Happiness Academy Online

A Blog about Psychology (Jungian), Spirituality and Happiness, By Roberto Lima Netto.

Jung on Consciousness

Carl Jung

There is no coming to consciousness without pain

Jung on Consciousness

Jung on Consciousness

Jung advocates that our objective in life is to gain more and more conscience, a process that he called individuation.

In our journey of individuation, we have to pass through several stages. One of them is the recognition of the Shadow.

The Shadow is a central concept of Jung. The human being is born complete, not knowing good and evil. When he starts to build his Ego – in the Garden of Eden, when he eats the apple, the fruit of knowledge of good and evil – he becomes potentially able to discriminate between what is good and what is bad. Then, in the process of becoming adult, in the process of formation of his ego, he chose certain characteristics that he judges appropriate to his person and repress the others that he considers inadequate. Since this is an unconscious process, the individual is not aware of the choices he makes. Features refused however are not erased from the psyche, but will take refuge in his unconscious, incorporated to what Jung called the Shadow, one of the fundamental archetypes of the human psyche.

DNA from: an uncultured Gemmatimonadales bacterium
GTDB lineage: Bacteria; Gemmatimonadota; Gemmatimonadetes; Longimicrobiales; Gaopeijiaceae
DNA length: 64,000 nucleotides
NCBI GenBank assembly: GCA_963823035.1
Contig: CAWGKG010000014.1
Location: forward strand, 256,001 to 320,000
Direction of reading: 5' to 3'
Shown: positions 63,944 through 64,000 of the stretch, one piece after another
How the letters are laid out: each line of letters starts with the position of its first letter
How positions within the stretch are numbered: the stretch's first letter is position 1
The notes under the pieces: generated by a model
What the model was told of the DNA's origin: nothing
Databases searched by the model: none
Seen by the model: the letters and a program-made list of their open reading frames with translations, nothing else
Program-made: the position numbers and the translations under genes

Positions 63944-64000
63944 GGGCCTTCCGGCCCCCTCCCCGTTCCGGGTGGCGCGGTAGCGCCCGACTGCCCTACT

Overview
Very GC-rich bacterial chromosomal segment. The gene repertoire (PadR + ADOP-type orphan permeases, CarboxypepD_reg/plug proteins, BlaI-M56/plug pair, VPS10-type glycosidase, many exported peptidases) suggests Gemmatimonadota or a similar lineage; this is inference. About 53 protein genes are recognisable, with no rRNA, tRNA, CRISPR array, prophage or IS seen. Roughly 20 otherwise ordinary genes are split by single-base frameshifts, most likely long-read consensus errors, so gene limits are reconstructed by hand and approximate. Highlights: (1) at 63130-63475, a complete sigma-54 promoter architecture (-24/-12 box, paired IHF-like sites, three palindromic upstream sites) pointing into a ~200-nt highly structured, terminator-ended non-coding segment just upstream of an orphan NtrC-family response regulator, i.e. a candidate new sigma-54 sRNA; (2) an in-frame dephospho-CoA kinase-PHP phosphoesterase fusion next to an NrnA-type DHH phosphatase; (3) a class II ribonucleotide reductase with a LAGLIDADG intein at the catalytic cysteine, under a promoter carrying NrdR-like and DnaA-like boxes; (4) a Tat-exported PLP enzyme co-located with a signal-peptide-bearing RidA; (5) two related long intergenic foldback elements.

Jung stressed that in the Shadow are stored those characteristics which the ego does not recognize as belonging to the individual, one would think the Shadow to be composed of only bad characteristics, the ugly side of this specific individual. Jung calls our attention that the Shadow encompasses all the elements that the ego considers inappropriate to the image he makes of himself, even those who might be deemed good by a different person. A man who defines himself as very practical, an executive of a company known for his quest for results and the thirst for power, can devalue and suppress good features that are not useful to those who prioritizes the accumulation of material goods, money, power. Compassion, kindness, ability to care for the next are features that can be rejected by his ego, and repressed, sheltered in his Shadow.

Recognizing our Shadow is a painful process, Jung says. I add: more so if we carry a heavy one. If we don’t recognize it, we will have a tendency to project its aspects in others.

I’m Roberto Lima Netto, Ph.D. , a writer of Jungian books – The Jungian Bible and The Little Prince for Grownups – and fiction thrillers – The Amazom Shaman and In Search of Happiness.

Carl Jung

Não há tomada de consciência sem dor.

Jung defende que o nosso objetivo na vida é ganhar cada vez mais consciência, um processo que ele chamou de individuação. Em nossa jornada de individuação, temos que passar por várias fases, sendo uma delas o reconhecimento da Sombra.